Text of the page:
It is clear from this testimony that fasting had become an integral element of the Paschal observance from the apostolic period. It probably came about as a result of the words of the Lord, “can the wedding guests mourn as long as the bridegroom is with them? The days will come, when the bridegroom is taken away from them, and then they will fast.

The Divine Liturgy and Our Worship of God — 20170521

While I know that this article has seemingly wandered around many different important topics, nevertheless it is all about trying to help my readers come to a deeper understanding of what it means to celebrate the Holy Eucharist – the Divine Liturgy. As I have tried to express, it means making the Divine Liturgy truly your personal way of offering worship of God. I have suggested that the Divine Liturgy is the worship of God the Father with the Son in the Holy Spirit. It is the ritual that allows me and you to join ourselves with Jesus Christ in offering to God the Father our very lives in deep and complete THANKSGIVING for the very gift of life. Our Liturgy is not the worship of Jesus Christ, in my estimation, but, rather the worship of God the Father, the Creator and Lord, with the Son in the Holy Spirit. This means that I join with Jesus in offering my very life to the Father in thanksgiving for His loving sharing of His very life with me.

This, I know, requires some thought! Our worship is not meant to be ignorant and unintelligible. We are called to intellectually and willfully enter into a ritual that expresses our willingness to offer our very lives back to God in deep and sincere thanksgiving. Of course, as you might guess, this means that we have to be thankful for the lives that have been given to us and to call upon our faith to help us understand that the life each of us experiences is given to us in order that we might spiritually grow and truly be-come sons and daughters of our most high God, in the deepest and truest sense of the word.

What does it means to be a child of God? It means being someone who sees this earthly life as an opportunity to grow in our likeness of Jesus, the Christ and our Savior and Lord. It means that we must desire to change and become more like Him every day.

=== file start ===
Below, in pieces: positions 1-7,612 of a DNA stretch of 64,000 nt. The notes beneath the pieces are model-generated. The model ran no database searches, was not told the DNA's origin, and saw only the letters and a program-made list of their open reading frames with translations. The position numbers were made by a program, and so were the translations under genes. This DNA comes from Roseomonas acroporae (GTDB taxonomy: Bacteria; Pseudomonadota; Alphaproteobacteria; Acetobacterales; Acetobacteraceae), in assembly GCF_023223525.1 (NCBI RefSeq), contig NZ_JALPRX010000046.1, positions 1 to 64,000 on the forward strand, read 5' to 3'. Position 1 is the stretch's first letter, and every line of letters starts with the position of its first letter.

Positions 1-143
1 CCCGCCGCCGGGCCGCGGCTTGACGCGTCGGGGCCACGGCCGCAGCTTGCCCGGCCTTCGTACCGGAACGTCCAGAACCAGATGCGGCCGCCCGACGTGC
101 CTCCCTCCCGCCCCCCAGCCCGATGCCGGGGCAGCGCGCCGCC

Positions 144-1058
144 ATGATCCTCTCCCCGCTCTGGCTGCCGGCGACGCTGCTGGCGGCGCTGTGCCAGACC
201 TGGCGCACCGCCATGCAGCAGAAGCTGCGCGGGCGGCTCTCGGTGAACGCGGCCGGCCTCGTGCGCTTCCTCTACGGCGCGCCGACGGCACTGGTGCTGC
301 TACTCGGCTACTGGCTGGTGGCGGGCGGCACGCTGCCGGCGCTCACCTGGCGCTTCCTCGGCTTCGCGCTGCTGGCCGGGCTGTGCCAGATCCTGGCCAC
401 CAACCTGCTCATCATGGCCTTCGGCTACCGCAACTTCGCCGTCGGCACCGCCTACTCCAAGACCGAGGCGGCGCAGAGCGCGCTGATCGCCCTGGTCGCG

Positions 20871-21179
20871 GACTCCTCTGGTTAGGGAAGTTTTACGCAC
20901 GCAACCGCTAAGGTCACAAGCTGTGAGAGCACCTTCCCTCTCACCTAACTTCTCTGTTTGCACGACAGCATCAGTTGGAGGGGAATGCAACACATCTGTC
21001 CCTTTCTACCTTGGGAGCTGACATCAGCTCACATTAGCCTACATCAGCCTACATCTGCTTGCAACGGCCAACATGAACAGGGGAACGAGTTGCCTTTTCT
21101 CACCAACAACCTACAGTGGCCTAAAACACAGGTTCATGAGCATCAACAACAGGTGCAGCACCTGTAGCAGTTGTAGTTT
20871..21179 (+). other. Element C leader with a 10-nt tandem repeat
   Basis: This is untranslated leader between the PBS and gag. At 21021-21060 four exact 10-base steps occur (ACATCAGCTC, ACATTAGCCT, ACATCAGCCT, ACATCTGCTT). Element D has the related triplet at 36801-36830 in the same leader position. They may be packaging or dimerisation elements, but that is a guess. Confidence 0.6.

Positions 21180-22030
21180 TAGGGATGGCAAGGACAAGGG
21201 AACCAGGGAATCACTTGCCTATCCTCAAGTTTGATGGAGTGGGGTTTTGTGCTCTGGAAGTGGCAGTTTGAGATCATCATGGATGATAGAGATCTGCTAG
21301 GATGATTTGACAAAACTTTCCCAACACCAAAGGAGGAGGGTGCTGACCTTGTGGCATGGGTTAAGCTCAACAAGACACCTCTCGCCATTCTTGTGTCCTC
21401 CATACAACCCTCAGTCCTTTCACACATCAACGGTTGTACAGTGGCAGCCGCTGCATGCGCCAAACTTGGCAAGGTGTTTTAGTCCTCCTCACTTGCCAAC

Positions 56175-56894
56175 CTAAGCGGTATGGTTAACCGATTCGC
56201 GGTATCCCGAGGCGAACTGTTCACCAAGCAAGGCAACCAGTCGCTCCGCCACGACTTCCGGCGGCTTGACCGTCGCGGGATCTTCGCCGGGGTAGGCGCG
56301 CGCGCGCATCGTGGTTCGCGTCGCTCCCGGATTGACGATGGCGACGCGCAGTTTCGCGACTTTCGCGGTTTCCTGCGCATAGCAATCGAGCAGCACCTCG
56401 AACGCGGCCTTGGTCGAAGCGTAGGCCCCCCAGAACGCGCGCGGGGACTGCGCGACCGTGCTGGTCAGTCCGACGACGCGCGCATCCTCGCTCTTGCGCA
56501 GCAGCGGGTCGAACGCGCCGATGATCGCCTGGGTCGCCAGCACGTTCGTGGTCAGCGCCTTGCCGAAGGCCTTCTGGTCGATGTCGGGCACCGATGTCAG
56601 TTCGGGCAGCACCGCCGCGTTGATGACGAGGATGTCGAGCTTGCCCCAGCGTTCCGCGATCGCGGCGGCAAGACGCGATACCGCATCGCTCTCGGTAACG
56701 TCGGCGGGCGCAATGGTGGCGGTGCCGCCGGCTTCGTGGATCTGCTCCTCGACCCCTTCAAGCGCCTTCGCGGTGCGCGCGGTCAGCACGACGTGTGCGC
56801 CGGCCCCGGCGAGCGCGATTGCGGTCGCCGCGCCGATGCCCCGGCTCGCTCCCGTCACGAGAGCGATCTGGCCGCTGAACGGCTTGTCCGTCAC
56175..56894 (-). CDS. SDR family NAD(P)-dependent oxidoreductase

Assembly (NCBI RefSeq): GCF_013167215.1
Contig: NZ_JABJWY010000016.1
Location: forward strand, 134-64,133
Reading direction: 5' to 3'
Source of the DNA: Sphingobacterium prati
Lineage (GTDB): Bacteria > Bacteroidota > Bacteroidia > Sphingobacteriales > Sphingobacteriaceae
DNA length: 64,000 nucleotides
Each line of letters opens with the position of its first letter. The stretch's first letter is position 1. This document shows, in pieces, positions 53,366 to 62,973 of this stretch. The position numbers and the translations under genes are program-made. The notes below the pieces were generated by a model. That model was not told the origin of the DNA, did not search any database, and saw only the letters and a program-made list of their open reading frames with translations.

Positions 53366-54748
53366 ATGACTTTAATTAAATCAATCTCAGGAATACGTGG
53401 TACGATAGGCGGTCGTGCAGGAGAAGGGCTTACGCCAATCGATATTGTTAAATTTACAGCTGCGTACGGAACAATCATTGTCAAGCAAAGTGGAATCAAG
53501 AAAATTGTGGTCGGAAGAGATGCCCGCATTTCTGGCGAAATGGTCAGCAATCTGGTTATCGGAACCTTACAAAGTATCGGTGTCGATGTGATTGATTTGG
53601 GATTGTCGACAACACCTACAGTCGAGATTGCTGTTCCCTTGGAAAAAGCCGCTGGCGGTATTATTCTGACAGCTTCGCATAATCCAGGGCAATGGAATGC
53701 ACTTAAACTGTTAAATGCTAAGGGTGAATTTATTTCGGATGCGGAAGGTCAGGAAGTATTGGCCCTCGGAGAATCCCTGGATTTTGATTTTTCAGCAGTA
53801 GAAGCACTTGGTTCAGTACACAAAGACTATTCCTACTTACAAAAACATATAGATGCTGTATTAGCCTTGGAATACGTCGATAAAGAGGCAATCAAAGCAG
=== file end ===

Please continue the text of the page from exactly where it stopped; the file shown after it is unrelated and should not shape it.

As we see in the ritual movement of the Liturgy, if we desire to follow Jesus and become like Him, we are lead back to the very Throne of God (i.e., the altar in western conception). The Gospels and the Gifts, which are sent from Heaven, lead us back to the very Throne of God. So the Liturgy is one of the true vehicles God has given us, through Jesus, to lead us back to Him.

If we willingly and voluntarily desire to return to Him, we are conveyed there by His loving help. He never blocks our insight into closer relationship with Him. It is all a manner of choice.

So I would ask my readers, Do you truly want to enter into deeper union with God, the creator and source of your life? If you do, then join with Jesus in offering your praise and worship to the Father by offering your very life back to Him in thanksgiving for the gift of life.

That is the focus and the foundation for our Divine Liturgy. It is the ritual expression of joining ourselves with Jesus, our Savior and Brother, in offering our very selves – lives – to our God in humble and sincere. thanksgiving


As I am sure everyone knows, Len Mier of St. Michael’s Parish is studying at the Byzantine Catholic Seminary in Pittsburgh to become a deacon. He must spend two weeks at the seminary during the summer and then complete a number of assignments through the entire year. I have imposed on him to share his work.


Assignment: Essay that responds to this question
QUESTION: How does Mark’s account of the trial of Jesus challenge the way I think about God and what it means for Jesus to be God’s Son?
I think this is the most unsettling of the questions posed. Mark, in the trial narrative, gives me as the reader Jesus’ identification of Himself: “I AM”. It takes a lot to process this image presented.

The statement that Jesus identifies Himself and says that within him lies the fullness of life. He is united with the Divine life from which all creation springs. This awesome statement, in God rests everything, and at the present time. How his statement is not acknowledged by those who have him on trial is troublesome to me. Their only response is to condemn him because they do not understand.

As the “I AM” Jesus no longer worried about what he taught or the time with his disciples; his past was no longer relevant. Jesus also placed His trust and dependence with the Father, he had no need to worry about what was to come. He lived in the moment as was able to show me how to live. But his absolute trust Jesus showed what it meant to be the Son of the Father.

Although I can say that I am, it has little resemblance to Jesus’ profound statement. In His “I AM” He tells the world that He is as the Father is. His statement is made for me to realize that once I strip away all the world around myself, I must think about God in very basic terms. To think of God as eternally present and with me, I am challenged to live in the present moment if I am to live with God. Doing this is a challenging way to think about God. When I strip away the things of the past and not worry about the future, I will just be in God. If I have faith in being, in God, I live in the moment and Go’s will become clear.